Race matters State among worst in prison disparity
Connecticut ranks among the five states with the highest racial and ethnic disparities in its prison and jail systems, according to a research report released yesterday.
Blacks are 12 times more likely to be incarcerated than whites in Connecticut, according to the report from the Sentencing Project, a Washington, D.C.-based nonprofit organization that studies the justice system. The report said that is more than double the nation's average incarceration rate for blacks, as compared with whites.
Hispanics in Connecticut are nearly seven times more likely than whites to end up in prison, the report found, which is the largest gap in the country.
The report is based on statistics from the state Department of Correction. Researchers calculated how many out of 100,000 people in each group are incarcerated.
Marc Mauer, executive director of the Sentencing Project, said the keys to cutting the racial prison gap include funding more drug treatment programs, rethinking mandatory minimum drug sentences and providing offenders with a support system when they leave prison.
Connecticut's high disparities come in part because whites are less likely to be incarcerated here than in other states, the report found.
Connecticut imprisons about 211 of every 100,000 white residents, compared with a national average of 412, the report found.
Only four states and the District of Columbia jail whites at a lower rate, the report found.
Connecticut incarcerates about 2,500 of every 100,000 black residents, which is just above the national average of 2,290.
000200000E27000007F2 E21,That shows the disparities may be more between the rich and the poor, said Rep. Mike Lawlor, D-East Haven, co-chairman of the legislature's Judiciary Committee.
Connecticut's white population is unusually rich, meaning more white offenders can afford the best attorneys and avoid prison than minority defendants, Lawlor said.
"We don't have a lot of poor white people compared with other states," he said.
Still, Lawlor said the state must close the racial and ethnic gaps.
"It's unfair and unjustifiable," he said.
About 70 percent of the state's 18,892 prison and jail inmates are black or Hispanic, according to state Department of Correction statistics.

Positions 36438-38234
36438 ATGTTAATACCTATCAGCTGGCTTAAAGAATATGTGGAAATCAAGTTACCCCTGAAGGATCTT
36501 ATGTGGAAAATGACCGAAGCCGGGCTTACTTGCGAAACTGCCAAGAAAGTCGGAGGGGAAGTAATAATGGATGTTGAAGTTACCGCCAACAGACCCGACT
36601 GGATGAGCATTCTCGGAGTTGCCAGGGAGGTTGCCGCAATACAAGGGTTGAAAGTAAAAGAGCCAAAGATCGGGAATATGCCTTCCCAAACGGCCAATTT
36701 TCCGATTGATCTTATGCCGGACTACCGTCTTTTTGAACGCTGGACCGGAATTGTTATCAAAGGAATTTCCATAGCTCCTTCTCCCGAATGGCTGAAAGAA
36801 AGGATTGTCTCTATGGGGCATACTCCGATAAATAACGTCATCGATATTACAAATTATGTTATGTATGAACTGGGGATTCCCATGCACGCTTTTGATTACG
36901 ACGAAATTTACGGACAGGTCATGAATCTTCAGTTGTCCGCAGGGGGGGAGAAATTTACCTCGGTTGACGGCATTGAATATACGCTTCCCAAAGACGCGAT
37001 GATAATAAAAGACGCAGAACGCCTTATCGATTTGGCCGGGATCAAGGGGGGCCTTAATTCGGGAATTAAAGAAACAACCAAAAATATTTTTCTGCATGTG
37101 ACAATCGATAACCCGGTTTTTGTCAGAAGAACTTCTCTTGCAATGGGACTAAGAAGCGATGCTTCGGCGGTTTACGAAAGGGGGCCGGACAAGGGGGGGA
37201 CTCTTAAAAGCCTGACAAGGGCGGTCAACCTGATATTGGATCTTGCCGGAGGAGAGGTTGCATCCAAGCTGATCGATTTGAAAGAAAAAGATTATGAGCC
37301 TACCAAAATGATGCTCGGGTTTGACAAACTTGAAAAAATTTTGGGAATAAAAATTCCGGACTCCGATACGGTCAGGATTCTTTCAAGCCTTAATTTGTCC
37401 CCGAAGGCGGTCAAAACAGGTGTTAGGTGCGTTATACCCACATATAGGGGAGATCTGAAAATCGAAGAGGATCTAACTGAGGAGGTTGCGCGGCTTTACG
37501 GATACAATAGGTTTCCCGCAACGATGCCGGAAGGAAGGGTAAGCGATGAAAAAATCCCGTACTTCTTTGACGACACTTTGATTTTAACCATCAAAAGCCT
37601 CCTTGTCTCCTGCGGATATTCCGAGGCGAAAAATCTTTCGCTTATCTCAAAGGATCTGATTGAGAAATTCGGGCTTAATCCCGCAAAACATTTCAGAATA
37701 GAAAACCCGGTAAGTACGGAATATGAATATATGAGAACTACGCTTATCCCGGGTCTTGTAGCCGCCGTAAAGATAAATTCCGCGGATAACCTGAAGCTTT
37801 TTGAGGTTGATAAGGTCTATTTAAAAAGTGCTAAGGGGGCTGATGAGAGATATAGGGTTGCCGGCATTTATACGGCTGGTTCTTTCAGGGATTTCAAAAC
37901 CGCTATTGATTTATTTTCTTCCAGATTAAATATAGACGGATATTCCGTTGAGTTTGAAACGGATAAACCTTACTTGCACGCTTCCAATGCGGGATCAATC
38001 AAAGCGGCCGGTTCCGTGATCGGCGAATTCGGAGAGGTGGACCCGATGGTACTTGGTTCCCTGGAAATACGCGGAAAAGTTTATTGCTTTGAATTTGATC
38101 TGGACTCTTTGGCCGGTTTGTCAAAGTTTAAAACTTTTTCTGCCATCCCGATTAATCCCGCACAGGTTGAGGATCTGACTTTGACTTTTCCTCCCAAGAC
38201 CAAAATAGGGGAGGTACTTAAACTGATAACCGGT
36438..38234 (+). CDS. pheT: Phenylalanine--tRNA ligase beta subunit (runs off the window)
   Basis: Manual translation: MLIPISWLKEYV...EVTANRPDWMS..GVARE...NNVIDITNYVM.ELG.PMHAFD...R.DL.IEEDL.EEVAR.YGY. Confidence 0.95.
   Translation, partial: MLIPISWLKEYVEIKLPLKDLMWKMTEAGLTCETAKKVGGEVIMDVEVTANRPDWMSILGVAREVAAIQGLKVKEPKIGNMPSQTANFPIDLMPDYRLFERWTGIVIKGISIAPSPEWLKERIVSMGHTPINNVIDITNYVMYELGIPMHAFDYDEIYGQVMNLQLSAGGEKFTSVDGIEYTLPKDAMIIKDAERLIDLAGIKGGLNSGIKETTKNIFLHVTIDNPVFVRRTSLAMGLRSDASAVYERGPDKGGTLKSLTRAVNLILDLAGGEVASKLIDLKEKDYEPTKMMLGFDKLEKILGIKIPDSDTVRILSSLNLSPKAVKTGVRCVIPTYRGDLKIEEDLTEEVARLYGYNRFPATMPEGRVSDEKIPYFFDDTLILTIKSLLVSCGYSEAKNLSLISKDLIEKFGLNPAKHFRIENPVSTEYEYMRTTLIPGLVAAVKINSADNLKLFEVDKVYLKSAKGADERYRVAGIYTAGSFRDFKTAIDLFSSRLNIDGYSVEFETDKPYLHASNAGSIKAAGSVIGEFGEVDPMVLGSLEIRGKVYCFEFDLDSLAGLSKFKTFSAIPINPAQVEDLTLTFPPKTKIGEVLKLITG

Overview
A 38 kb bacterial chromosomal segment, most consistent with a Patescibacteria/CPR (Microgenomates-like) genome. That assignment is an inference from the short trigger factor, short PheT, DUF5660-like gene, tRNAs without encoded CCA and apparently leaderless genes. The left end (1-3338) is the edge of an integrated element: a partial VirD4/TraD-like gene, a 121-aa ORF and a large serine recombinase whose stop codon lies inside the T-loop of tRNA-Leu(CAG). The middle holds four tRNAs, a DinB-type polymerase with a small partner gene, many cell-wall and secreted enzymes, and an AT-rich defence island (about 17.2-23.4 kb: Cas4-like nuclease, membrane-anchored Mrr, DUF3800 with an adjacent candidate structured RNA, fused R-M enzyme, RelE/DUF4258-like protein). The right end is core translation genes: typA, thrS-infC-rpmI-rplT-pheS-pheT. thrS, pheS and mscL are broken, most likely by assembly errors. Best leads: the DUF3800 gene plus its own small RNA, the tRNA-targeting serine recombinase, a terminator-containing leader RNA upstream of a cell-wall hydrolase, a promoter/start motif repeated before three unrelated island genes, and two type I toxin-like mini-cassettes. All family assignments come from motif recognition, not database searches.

Connecticut has taken steps to reduce the racial gap, Mauer said. The legislature in 2005 increased the amount of crack cocaine a person must carry to be charged with planning to sell drugs. A commission of legislators, officials and policy experts is studying sentencing reform, including possibly changing the state's mandatory minimum drug laws.
Nearly two-thirds of defendants charged with mandatory minimum drug crimes are black or Hispanic, state statistics show.
Many legislators and police officials have discussed reducing the size of so-called drug-free zones penalties are increased for anyone caught selling drugs within 1,500 feet of a school, housing complex or day care center.
Reports have found that the rule is unfair to minorities and inner-city residents, because almost all the territory in a typical city falls within a drug-free zone.
"The discussion is out there in Connecticut," Mauer said. "That's more than we've seen in many other states."
Officials have said the state is aware of the racial gap and is moving to close it. One way to do so is to provide treatment to prisoners and help them develop employment skills to make sure they don't offend again, experts said. That could break the cycle of imprisonment in the state's most impoverished neighborhoods, they said.
"The overrepresentation of people of color in our correctional institutions has long been of great concern to me," Correction Commissioner Theresa Lantz said. "While I can't control who is placed in my custody, I strive to address literacy, employment skills, sobriety and housing during incarceration, so that these individuals are prepared for a productive re-entry to their communities."
The Sentencing Project in March designated Connecticut a leading state in keeping former offenders from returning to prison. A February report from Pew Charitable Trusts named Connecticut as one of three states expected to see no growth in its prison population through 2011.
Judicial officials said they hope that trying 16- and 17-year-olds in juvenile court starting in 2010 also will help narrow the racial and ethnic gaps by keeping teens out of adult prisons.
The aim is to place most juvenile offenders in counseling programs and other alternatives to prison, officials said.
"There is no easy solution," said Judge William Lavery, the state's chief court administrator. "But I think we took a positive step."
The goal is the same for adult offenders, Lawlor said. Treating people outside of prison will save the state money and keep offenders from committing second and third offenses.
"There are other ways to punish people and get something good out of it," Lawlor said.
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